Spring Forward! Special feature coming soon…

Oh the irony of waking up to awful wet weather on the official First Day of Spring! It doesn’t feel much like spring today, so to provide a bit of spring time inspiration, I’m pleased to announce a new special feature coming soon!

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‘Just in time for Spring  will celebrate new authors, new books and general all round inspiration in children’s books. With participation from some wonderful children’s writers and publishers, I’ll be interviewing the people who bring to life new worlds and new characters, finding out all about their new projects. It all starts in the next few weeks, so watch this space!

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29 December:Chris Priestley

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Photo by Martin Bond

Chris Priestley lives in Cambridge with his wife and son. His novels are brilliantly original additions to a long tradition of horror stories by authors such as M.R. James and Edgar Allan Poe. Chris wrote one of the World Book Day books for 2011 and has been shortlisted for a variety of prestigious children’s book awards.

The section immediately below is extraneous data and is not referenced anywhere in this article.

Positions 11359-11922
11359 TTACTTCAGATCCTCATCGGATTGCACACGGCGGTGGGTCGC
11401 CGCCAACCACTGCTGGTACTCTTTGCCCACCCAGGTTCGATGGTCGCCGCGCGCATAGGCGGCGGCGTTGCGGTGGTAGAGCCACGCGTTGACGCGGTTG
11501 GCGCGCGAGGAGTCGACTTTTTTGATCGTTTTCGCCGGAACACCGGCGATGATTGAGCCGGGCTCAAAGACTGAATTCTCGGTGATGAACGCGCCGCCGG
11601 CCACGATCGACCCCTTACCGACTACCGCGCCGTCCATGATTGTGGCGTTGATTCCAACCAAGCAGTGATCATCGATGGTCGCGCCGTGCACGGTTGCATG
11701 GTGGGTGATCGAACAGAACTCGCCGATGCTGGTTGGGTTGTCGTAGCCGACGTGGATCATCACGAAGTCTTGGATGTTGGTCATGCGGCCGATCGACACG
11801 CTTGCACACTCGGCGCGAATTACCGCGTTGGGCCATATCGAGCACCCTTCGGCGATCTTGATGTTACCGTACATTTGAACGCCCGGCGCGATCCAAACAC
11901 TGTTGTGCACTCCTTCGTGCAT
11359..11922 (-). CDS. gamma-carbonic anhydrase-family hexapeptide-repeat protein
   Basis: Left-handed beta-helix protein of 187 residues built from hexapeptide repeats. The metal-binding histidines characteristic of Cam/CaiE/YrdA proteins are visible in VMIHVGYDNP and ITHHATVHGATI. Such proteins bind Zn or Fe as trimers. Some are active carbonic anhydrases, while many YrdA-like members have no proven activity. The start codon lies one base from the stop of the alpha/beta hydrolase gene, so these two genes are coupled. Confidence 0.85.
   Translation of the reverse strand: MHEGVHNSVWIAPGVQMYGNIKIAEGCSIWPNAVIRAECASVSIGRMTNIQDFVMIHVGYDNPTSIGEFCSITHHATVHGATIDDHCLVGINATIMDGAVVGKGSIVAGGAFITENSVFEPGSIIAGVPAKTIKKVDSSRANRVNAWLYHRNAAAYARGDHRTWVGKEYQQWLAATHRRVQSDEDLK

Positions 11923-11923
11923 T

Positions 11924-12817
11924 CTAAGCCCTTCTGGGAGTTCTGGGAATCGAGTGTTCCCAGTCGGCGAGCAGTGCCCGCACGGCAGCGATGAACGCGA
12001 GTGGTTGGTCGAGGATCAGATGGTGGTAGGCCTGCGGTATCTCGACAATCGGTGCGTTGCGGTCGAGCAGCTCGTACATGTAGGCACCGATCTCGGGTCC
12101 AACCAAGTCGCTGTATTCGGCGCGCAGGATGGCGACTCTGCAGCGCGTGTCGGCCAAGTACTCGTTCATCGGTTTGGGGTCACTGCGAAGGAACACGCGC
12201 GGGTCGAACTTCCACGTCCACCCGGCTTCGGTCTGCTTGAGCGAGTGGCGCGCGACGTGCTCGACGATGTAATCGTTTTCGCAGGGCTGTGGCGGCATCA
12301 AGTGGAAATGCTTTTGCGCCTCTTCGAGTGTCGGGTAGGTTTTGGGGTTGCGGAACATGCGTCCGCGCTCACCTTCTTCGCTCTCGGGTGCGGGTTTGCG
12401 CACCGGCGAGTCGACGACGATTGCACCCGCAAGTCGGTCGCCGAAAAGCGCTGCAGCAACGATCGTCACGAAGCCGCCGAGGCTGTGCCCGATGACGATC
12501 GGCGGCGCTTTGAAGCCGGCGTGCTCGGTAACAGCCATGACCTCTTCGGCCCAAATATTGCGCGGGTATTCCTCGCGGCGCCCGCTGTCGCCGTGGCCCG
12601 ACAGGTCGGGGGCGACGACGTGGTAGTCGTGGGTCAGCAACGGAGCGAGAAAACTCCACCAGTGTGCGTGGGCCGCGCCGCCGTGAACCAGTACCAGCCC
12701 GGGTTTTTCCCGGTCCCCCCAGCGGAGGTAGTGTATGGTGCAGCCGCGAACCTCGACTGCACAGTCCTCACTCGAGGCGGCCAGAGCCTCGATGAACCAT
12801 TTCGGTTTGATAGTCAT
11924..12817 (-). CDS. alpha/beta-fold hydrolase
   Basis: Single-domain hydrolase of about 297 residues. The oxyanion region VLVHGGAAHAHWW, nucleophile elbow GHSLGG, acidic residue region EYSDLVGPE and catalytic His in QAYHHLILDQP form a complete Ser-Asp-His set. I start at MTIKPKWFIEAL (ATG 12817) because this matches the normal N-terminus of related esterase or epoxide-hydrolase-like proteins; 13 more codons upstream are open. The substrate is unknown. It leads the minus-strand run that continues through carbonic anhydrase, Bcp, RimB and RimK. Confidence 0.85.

Name three things on your Christmas list this year! A time machine, a holiday and socks. 

Christmas is a time of family traditions – what are your best (or worst!) family traditions? I’m a big fan of Christmas – can’t think of any bad traditions in my little family. The best are all pretty ordinary – good company, good food, a roaring fire, a walk on Boxing Day, a few films, the odd board game.

 There are wonderful stories shared at Christmas time. What is your favourite story to read at Christmas? A Christmas Carol has a special place in my affections. But I also like The Grinch Who Stole Christmas. That was a regular when my son was little. As was 51hmtth98cl-_sx258_bo1204203200_John Burningham’s Harvey Slumfenburger’s Christmas Present.